HOLLYWOOD, June 1 (UPI) -- Opening weekend for Aloha proved to be a nail-biter in itself as the San Andreas tsunami overshadowed it in the box office with an estimated $53 million domestic total.
Beloved director Cameron Crowe's romantic comedy, however, earned sixth place with $10 million in sales over the weekend. Critics at Rotten Tomatoes gave Aloha a measly 18 percent approval rating and a single star coming in, but Sony is enthusiastic about it becoming a longstanding success.
Sony Pictures' distribution chief Rory Bruer said Sunday that Aloha's opening weekend was "within the studio's expectations," pointing out that some positive reviews are predictors of the film's strength in the coming weeks.
"We're proud of the film," he said. "Our very talented cast is great, and we believe it will leg out nicely. There are so many special moments, so it's very satisfying for audience members."
In the face of plenty of negative reviews prior to the film's opening, the first eight minutes of Aloha were released by Sony Pictures in hopes of swaying some viewers to give it a chance. In the short clip, Bradley Cooper, Emma Stone and Rachel McAdams' characters meet for the first time.
"I think audiences are always rooting for Cameron Crowe to succeed," Paul Dergarabedian, senior analyst at Rentrak told Variety. "But since the heyday of his first five films as director (Say Anything, Singles, Jerry Maguire, Almost Famous and Vanilla Sky) he has had a rough time finding an audience for his unique vision."
Other critics weren't as soft with their reviews. Many were taken aback by the choice to cast Emma Stone as Asian-American pilot Allison Ng.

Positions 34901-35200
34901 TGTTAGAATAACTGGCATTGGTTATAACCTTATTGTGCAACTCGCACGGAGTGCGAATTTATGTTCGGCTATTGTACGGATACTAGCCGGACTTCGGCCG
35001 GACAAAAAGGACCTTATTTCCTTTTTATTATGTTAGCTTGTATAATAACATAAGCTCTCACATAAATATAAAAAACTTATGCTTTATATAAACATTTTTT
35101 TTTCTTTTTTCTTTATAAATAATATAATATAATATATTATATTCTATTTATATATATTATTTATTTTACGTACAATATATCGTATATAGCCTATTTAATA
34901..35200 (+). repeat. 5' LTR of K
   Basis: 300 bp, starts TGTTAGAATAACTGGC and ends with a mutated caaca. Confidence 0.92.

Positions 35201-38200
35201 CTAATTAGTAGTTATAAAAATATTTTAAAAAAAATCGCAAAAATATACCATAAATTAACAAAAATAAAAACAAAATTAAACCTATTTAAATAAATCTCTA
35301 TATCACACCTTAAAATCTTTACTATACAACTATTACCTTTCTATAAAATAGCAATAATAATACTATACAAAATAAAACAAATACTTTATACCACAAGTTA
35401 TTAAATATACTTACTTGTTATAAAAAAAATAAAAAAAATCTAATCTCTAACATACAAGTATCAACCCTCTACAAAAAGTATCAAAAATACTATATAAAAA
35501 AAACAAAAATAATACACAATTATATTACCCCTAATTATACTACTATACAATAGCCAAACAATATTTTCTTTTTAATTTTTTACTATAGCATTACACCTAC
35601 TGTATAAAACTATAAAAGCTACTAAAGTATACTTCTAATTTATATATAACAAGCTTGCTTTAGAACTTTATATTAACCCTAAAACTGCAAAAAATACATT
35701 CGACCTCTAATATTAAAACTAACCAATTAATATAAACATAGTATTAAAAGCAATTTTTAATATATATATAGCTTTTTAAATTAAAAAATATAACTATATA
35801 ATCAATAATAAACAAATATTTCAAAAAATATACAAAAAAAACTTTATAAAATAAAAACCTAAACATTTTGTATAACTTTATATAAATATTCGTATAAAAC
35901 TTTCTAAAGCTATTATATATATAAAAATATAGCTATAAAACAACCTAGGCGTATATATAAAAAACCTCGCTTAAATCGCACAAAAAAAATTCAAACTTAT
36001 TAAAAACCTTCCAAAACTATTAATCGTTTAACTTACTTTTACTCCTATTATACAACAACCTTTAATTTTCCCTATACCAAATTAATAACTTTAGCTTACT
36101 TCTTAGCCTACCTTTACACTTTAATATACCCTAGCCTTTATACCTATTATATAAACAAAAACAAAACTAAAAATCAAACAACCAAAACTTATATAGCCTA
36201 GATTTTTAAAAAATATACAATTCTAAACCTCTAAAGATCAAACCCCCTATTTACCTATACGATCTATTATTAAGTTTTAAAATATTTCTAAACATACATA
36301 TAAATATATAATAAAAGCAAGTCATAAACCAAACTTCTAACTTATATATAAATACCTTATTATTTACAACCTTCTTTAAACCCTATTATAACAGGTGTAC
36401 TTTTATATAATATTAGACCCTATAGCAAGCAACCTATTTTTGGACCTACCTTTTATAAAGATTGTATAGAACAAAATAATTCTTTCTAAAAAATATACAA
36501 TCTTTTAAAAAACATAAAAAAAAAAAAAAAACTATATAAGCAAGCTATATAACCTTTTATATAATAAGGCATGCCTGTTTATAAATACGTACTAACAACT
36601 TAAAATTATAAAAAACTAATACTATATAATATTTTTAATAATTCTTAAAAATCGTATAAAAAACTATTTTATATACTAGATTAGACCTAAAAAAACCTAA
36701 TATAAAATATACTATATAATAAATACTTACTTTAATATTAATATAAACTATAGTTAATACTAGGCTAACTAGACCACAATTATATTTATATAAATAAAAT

"Accepting Emma Stone as an Asian-American in Aloha requires a certain suspension of disbelief and no small amount of magical thinking," wrote Entertainment Weekly critic Chris Lee, who questioned the large amount of attention paid to Ng's "otherness" despite the presence of "alabaster-skinned" Stone.
"If Ng's Hawaiian pedigree is so crucial to the movie's plot, why not simply cast an actress -- Olivia Munn for instance -- whose racial profile is within the genetic ballpark?" he asked. "Or, if the endgame was to hire a proven box-office draw like the Birdman and Amazing Spider-Man co-star, why not back-burner the issue of Ng's race while focusing dialogue around her cultural heritage as a native Hawaiian?"
John Oliver, commentating on the FIFA scandal, used Aloha in an illustration of counter-productivity: "It's like a Sony executive green-lighting a sequel in the middle of watching Aloha. 'This is absolutely terrible, and I need to make sure there's more of it. We'll call it Aloha 2: This Time We Mean the Other Meaning.'"
But despite the less-than-notable numbers in the box office, questionable casting choices and grave reviews, Aloha wasn't a huge risk for Sony. Unlike San Andreas' huge $110 million budget, what Crowe calls his "love letter to Hawaii" only cost $37 million.